Does Little Girl have a lot of energy? Yes, she does, but she wasn’t so boisterous or frenetic that it warranted that kind of chastising. Is she loud? Yes, but she can be quiet and serious and stay on task when she needs to. Is she a wiggle worm? Yes, but again, she can sit with me at a table for 30 minutes or even an hour coloring, chatting, and doing her “homework.”

The lesson for me was that I know my child best. Even if we were willing to shell out that kind of cash I would never want to see my little one’s spirit broken by people who want her to fit into a mold — and a boring, plain vanilla one at that. Keep singing, Little Girl. Maybe someday large groups of people will join you.

p.s. The headline, obviously, is a joke. She’ll be attending the local Montessori’s camp a few days a week this summer. She — and we — can’t wait!

UPDATE: After Kelly posted a comment I looked up the school on the official Montessori school finder. Interestingly, the school is *not* recognized or associated for its preschool — only for its ages 6 to 12 program. So that may explain the strange commentary and expectations.

4 Responses to “Montessori = Zombie Kids?”

  1. I’m really so sorry you had that experience. Was it an AMI-certified Montessori school? I’m not sure what to say about the turpentine or the expectation of “sitting quietly for hours” or doing homework(?!). These aren’t a part of Montessori theory at all.

    I also don’t understand the attitude of the directress! Obviously, that school has some issues of it’s own surrounding child development & behavior, unrelated to the principles of Montessori.

    It’s always upsetting to me to read articles like yours surrounding experiences of so-called Montessori schools. Associating words like zombie with Montessori pedagogy leaves me with such a sad feeling, when really it’s the specific facilities & administrators with the problems (likely uncertified as well, since unfortunately, anyone can use the name “Montessori” in their school in an attempt to boost attendance).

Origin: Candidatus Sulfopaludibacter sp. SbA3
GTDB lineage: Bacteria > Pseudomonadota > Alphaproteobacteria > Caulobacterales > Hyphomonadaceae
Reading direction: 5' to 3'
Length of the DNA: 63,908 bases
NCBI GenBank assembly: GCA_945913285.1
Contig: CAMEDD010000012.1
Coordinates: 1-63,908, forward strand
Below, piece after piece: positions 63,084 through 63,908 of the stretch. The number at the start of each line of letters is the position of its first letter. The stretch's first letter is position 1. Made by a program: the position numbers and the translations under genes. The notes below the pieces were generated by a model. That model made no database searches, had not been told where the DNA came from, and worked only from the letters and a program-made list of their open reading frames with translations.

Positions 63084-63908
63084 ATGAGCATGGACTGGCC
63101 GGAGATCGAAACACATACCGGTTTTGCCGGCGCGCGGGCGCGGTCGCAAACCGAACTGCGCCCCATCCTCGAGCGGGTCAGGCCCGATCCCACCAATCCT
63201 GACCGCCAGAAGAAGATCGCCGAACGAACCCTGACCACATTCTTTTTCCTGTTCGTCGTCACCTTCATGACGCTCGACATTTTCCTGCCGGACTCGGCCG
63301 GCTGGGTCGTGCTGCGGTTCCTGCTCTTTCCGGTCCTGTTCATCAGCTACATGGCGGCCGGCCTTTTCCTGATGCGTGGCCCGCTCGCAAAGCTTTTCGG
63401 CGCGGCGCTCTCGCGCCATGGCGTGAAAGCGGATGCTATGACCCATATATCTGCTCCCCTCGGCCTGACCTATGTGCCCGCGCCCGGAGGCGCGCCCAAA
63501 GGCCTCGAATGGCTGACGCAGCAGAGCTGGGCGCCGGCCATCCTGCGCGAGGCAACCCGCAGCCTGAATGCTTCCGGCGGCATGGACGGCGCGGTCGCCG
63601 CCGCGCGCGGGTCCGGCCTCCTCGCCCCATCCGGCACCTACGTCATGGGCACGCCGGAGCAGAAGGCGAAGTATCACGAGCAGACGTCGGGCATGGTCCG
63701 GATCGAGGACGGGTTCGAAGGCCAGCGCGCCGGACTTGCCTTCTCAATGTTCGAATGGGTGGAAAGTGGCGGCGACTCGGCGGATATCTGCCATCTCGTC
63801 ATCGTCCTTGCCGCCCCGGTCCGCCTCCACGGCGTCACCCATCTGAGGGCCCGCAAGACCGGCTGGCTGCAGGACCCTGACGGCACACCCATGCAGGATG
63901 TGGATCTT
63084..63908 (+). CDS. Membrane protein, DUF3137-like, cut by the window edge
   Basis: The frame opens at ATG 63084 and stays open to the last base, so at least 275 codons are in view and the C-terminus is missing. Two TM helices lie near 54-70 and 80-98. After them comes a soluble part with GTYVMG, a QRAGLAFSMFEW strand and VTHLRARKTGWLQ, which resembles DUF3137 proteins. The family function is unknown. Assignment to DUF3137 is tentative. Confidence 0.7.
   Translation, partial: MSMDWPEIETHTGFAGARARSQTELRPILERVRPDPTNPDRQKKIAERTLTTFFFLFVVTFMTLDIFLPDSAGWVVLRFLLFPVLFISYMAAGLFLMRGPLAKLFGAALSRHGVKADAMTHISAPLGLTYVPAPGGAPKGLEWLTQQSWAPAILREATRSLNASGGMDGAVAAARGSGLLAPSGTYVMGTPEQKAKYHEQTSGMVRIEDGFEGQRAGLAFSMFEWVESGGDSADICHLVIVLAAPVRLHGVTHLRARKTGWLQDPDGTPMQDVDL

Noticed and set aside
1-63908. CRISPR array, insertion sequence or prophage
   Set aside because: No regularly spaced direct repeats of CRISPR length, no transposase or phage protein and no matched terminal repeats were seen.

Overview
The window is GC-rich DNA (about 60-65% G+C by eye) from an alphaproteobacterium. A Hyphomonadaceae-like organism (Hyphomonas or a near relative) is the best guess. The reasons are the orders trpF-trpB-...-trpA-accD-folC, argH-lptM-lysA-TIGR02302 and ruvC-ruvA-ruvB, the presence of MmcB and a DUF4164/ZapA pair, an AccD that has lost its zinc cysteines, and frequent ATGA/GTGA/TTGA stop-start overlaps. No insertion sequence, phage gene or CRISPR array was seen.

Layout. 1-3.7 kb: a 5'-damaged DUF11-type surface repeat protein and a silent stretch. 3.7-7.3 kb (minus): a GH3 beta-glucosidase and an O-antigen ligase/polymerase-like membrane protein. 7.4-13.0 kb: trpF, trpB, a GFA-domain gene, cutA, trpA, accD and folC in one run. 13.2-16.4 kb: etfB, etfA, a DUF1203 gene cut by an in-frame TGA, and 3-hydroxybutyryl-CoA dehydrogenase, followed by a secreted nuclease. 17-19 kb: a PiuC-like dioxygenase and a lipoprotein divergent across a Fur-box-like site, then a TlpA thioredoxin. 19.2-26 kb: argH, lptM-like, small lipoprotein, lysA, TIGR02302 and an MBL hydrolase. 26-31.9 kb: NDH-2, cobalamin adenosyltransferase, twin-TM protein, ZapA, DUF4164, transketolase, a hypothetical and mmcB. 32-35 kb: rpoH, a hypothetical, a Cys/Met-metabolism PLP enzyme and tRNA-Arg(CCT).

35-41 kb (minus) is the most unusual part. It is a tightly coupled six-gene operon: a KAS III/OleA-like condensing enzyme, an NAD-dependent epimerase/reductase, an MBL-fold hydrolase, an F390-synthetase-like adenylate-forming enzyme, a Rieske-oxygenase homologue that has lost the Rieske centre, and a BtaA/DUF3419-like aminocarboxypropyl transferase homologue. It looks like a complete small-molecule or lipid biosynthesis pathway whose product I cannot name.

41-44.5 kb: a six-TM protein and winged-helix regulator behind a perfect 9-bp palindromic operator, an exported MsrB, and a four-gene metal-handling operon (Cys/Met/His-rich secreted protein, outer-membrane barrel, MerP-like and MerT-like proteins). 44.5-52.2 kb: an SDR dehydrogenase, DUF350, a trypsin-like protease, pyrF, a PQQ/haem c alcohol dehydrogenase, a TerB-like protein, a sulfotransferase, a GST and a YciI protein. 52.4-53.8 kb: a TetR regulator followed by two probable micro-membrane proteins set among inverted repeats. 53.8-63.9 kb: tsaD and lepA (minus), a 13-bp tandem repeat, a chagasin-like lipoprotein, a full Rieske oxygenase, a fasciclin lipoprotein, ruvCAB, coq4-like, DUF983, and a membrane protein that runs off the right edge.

Montessori is about peaceful, cooperative, child-led learning. It has absolutely nothing to do with breaking the spirit of or creating zombie-like children. And if your child is energetic and pysical then a real Montessori guide would work with those traits, not attempt to squelch them.

    Montessori learning is about following the child. Period. If a school doesn’t do that, it’s not a Montessori school.

    I hope you have a good experience in your summer program & find a better school that more closely follows Maria Montessori’s ideals!

  2. kb says:

    I just updated my post. The school is not affiliated for preschool. Only ages 6 to 12…

  3. Isn’t that interesting! I *felt* like something was up after reading the “your daughter wouldn’t act like she does” statement. Eeek.

    Good for you for trusting your instinct & finding another place for your daughter!

  4. kario says:

    Yikes! Both of my daughters attended our local Montessori school through 3rd grade and it was nothing like what you describe. Unfortunately, like yoga or just about anything else, there is a spectrum of experiences with Montessori. The trick is visiting, experiencing, and finding a fit for your family.

    I can’t imagine that turpentine is an approved cleanser by the state Dept. of Early Learning (or whatever it is called in your state). That might be an issue to tell someone about. Especially since it is potentially cancer-causing…

    Hope you find the perfect fit for your girls.